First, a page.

On Monday, the third and final installment of filmmaker Robbie Martin’s series, “A Very Heavy Agenda,” was released. The series documents the neoconservative movement in the United States—both its founders and current adherents.
Part 1: “A Catalyzing Event,” details how Paul Wolfowitz, Bill Kristol, Robert Kagan and others shaped the policy response to the 9/11 attacks, utilizing a playbook written by The Project For A New American Century (PNAC) well-before the attacks .
Part 2: “How We Learned to Stop Worrying and Love The New Neocons,” picks up at the end of the Bush presidency, when the neoconservatives largely discredited by the Iraq War re-brand themselves and sought to resurrect past Reaganite glory by instigating conflict with Russia. PNAC is re-branded as The Foreign Policy Initiative (FPI), which pursues the same agenda with new lines of attack and operatives, who make up for their lack of intellectual rigor with a savvier understanding of media manipulation.
The newly released Part 3: “Maintaining the World Order,” shows how the smarter neocons were able to escape accountability for engineering the Iraq War and slither their way back into positions of power. Martin specifically focuses on the Kagan family, a neocon powerhouse that includes Donald Kagan, a professor of history and classics at Yale; Fredrick Kagan, a military scholar at the American Enterprise Institute; Fred’s wife, Kimberly Kagan, a military historian who heads the Institute for the Study of War; Robert Kagan, a fellow at the Brookings Institution and co-founder of the Project for a New American Century, and Robert’s wife, Victoria Nuland, the current Assistant Secretary of State for European and Eurasian Affairs.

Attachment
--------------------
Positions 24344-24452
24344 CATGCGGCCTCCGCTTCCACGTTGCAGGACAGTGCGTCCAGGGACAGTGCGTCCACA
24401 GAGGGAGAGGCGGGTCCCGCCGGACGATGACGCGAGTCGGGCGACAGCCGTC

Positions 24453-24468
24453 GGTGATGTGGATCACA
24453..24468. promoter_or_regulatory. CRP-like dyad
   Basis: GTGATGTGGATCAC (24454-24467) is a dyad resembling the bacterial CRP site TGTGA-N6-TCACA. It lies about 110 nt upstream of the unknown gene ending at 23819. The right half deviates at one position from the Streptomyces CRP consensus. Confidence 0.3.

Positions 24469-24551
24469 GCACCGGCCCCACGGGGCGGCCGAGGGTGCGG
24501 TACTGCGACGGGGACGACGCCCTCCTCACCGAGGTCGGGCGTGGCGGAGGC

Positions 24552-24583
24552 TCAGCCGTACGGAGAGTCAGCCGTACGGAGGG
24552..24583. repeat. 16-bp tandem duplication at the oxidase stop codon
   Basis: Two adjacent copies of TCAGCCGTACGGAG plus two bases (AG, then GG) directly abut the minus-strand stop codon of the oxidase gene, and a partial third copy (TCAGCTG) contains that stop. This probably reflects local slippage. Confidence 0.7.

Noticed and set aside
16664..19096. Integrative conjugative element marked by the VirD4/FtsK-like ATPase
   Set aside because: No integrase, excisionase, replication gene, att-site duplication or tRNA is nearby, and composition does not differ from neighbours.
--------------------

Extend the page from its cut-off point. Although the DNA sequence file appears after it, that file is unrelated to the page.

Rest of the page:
Robert Kagan gets particular attention as a former propaganda officer for the US government in the 1980s, tasked with helping support the US intervention in Nicaragua. Kagan would receive part of the illegal Iran-Contra cash to further those efforts and would go on, with many other veterans of the Iran-Contra operation, to become a fixture in DC. Kagan continued to talk up foreign threats and the need for a more aggressive foreign policy as an advisor to Senator John McCain, former Governor Mitt Romney, President Barack Obama, and former Secretary of State Hillary Clinton.
While the film is well-worth watching for the extensive detailing of the history of the neocons alone, the exposure of the connections between Hillary Clinton and the neocons is perhaps the most pertinent aspect. Robert Kagan has not only formally endorsed Clinton; he has been serving as her advisor for years. Clinton even appointed Kagan to her foreign policy advisory board when she became secretary of state.
Former Secretary Clinton’s connections to the neoconservatives have been brought back into focus in recent days, when Kagan and Clinton’s likely choice for secretary of defense, Michèle Flournoy, released a policy paper that echoed the infamous report by PNAC, called “Rebuilding America’s Defense,” which influenced the Bush Administration’s decision to invade Iraq in 2003.
One of the best ways to understand the likely foreign policy of a Hillary Clinton presidency is to watch A Very Heavy Agenda Part 3 and see what those advising her believe and why.